Democrats race to salvage $1.75tn Build Back Better bill

Senate Democrats will meet on Tuesday for tense talks to try to chart a path forward for Joe Biden’s $1.75tn Build Back Better package, after fellow Democrat Joe Manchin all but torpedoed the president’s economic agenda. Many lawmakers have already returned to their home states for the Christmas period. But […]

Senate Democrats will meet on Tuesday for tense talks to try to chart a path forward for Joe Biden’s $1.75tn Build Back Better package, after fellow Democrat Joe Manchin all but torpedoed the president’s economic agenda.

Many lawmakers have already returned to their home states for the Christmas period. But Chuck Schumer, the Senate’s top Democrat, said Democrats in the upper chamber of Congress would hold a “virtual special caucus” call on Tuesday evening — which the Senate majority leader noted would be the “longest night of the year”.

In a letter to colleagues on Monday, Schumer placed the blame squarely on Manchin, the senator from West Virginia, for what he called “deep discontent and frustration” within the Democratic caucus.

Schumer’s intervention came one day after Manchin, the most conservative Democrat in the Senate, explicitly rejected Biden’s flagship $1.75tn social spending bill, which would make unprecedented investments in early childhood education, public healthcare and efforts to combat climate change.

“I cannot vote to continue with this piece of legislation. I just can’t. I’ve tried everything humanly possible. I can’t get there,” Manchin said on Fox News on Sunday, after weeks of intense negotiations with the White House and Democratic leaders on Capitol Hill.

Manchin, who has opposed specific components of the Build Back Better bill — including the introduction of paid family and medical leave for all American workers — has also taken issue with the sheer size of the spending bill, claiming that more fiscal restraint is needed at a time of rising inflation.

The White House has argued that the costs of the package would be offset largely with tax increases on the wealthy and large companies. The left-leaning advocacy group Invest in America published an open letter this month signed by more than 50 economists, including former Fed vice-chair Alan Blinder, arguing the package would counteract rising consumer prices by cutting costs on things like child care and utilities.

Schumer on Monday insisted Manchin’s intervention would not “deter” Democrats from “continuing to try to find a way forward”, adding that lawmakers should expect to vote on the bill in early 2022.

Schumer’s comments were echoed by Nancy Pelosi, the Democratic Speaker of the House, who said at an event in San Francisco that she was “not deterred at all”. “I have confidence that Senator Manchin cares about our country and that at some point, very soon, we can take up the legislation,” Pelosi said.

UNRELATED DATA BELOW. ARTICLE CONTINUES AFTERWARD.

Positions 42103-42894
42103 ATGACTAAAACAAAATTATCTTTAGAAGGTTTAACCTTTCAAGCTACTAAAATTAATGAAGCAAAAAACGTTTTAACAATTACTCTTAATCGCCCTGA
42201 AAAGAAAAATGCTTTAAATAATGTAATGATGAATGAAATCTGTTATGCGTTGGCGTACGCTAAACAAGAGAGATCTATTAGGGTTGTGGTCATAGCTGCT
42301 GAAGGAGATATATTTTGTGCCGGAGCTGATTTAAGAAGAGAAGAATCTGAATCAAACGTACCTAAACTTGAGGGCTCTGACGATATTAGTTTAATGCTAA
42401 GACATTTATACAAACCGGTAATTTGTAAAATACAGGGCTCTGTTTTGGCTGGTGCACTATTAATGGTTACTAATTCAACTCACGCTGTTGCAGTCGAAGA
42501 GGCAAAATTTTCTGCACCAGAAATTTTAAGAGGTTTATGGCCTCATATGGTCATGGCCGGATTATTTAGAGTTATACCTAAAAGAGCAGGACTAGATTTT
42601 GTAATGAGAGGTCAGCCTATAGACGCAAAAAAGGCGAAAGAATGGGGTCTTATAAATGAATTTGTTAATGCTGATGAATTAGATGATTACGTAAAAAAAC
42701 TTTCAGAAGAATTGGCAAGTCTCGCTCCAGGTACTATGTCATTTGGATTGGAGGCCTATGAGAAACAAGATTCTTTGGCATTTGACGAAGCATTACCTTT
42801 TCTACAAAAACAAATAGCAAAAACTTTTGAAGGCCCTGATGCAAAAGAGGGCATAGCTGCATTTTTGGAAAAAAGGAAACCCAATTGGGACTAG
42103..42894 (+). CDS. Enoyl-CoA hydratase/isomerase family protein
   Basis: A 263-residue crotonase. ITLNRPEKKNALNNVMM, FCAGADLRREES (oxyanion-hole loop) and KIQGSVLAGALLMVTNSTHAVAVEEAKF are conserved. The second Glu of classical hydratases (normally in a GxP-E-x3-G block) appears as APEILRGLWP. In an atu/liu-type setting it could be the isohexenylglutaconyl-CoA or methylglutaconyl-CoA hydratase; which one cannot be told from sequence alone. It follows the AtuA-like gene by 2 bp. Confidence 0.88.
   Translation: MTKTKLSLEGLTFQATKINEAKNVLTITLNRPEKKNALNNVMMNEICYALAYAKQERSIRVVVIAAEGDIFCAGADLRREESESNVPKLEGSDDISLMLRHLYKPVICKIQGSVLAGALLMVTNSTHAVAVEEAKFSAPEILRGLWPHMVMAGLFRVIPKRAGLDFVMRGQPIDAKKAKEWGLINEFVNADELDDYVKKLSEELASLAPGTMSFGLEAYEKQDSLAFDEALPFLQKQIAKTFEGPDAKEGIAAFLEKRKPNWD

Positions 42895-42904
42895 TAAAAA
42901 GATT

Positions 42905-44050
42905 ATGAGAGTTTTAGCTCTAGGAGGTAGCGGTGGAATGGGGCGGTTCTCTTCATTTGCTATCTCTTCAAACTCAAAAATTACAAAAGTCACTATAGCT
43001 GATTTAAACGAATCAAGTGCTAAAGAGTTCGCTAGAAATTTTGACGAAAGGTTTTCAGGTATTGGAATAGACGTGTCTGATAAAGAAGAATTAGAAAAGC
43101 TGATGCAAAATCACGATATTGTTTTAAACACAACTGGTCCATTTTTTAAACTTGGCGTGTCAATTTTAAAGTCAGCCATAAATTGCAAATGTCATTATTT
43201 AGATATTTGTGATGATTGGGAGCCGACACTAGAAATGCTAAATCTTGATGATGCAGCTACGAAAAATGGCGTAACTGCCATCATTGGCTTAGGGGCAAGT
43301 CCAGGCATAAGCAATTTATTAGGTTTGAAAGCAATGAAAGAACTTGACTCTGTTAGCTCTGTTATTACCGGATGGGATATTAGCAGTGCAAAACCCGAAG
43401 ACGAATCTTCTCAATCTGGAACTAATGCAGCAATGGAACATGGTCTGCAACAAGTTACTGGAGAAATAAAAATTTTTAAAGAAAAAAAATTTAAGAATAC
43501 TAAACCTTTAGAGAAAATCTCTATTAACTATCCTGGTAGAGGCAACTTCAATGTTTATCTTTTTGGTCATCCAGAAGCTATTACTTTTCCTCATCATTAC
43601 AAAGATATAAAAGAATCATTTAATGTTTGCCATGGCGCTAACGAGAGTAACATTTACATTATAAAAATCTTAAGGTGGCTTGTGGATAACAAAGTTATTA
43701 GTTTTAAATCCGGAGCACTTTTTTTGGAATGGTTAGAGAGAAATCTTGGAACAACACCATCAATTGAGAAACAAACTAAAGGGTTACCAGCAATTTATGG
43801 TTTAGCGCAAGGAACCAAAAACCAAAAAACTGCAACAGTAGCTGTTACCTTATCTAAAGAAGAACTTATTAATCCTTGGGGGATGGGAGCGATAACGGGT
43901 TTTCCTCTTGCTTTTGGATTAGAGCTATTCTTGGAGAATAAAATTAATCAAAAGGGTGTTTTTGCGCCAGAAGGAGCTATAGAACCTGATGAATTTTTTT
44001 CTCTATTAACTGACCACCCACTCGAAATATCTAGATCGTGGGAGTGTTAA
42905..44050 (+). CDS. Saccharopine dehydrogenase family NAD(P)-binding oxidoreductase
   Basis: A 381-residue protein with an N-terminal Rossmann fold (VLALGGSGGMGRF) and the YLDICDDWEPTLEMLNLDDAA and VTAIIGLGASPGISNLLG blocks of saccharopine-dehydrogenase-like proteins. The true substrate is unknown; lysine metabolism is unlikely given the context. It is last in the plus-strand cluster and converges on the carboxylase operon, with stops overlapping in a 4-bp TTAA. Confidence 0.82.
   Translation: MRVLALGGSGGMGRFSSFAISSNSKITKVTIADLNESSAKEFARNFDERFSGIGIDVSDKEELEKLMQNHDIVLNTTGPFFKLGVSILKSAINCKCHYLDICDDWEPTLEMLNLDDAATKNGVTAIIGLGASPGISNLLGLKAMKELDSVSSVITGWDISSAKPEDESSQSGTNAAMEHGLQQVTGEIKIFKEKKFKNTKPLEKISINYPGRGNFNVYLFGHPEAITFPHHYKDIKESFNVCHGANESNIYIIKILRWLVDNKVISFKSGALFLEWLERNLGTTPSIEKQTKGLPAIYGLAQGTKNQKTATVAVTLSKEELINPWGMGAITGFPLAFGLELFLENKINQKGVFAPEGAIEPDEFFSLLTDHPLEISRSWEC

Jen Psaki, White House press secretary, said Biden was “no stranger to legislative challenges”, adding: “We are going to continue to take steps, work like hell, to get it done.”

But the package as written is almost certainly doomed to fail in a Senate that Democrats control by the slimmest of margins. Manchin’s vote is crucial in order to secure majority support, since Democrats hold the upper chamber, 50-50, with vice-president Kamala Harris able to cast a tiebreaking vote, and no Republicans have voiced support for the package.

The West Virginia senator has shown no sign of backing down since his intervention at the weekend. In fact, Manchin appeared to dig his heels in further on Monday, lashing out at the White House in an interview with a local radio station in West Virginia. Manchin’s comments suggested his grievances with the White House were both personal and policy-related.

“They figure surely to God we can move one person. Surely, we can badger and beat one person up,” Manchin said. “Well, guess what? I’m from West Virginia. I’m not from where they’re from, [where] they can just beat the living crap out of people and think they’ll be submissive.”

“I just got to the wits’ end,” Manchin added. “And they know the real reason what happened . . . It’s not the president, it’s the staff. They drove some things and they put some things out that were absolutely inexcusable.”

The White House, which issued a scathing statement after Manchin’s Fox News interview on Sunday, did not directly respond to the senator’s latest comments. But in an op-ed in the Hill newspaper on Monday, Washington columnist and Manchin confidante Steve Clemons suggested the senator had walked away from the negotiating table after being singled out in a White House press release last week.

“When I saw Manchin’s name in the presidential statement, I knew he would perceive it as a breach of process, a breach of spirit, a breach of Joe and Joe working this out,” Clemons said, noting that Kyrsten Sinema, the Democrat from Arizona who has also taken issue with parts of Biden’s economic agenda, was not name-checked by the White House.

Clemons suggested that lawmakers and the White House might regroup “when tempers cool after the holidays” and find a fresh deal to satisfy Manchin’s demands.

But tensions remained high in the president’s party in the countdown to Christmas, even as Manchin made behind-the-scenes overtures to his colleagues.

Pramila Jayapal, the Democratic congresswoman who chairs the House progressive caucus, slammed the senator on Monday, saying that while she had taken a call from Manchin this week, she believed the senator had betrayed fellow lawmakers’ trust by going “back on his word”.

“That lack of integrity is stunning in a town where people say the only thing that you have is your word,” Jayapal said.

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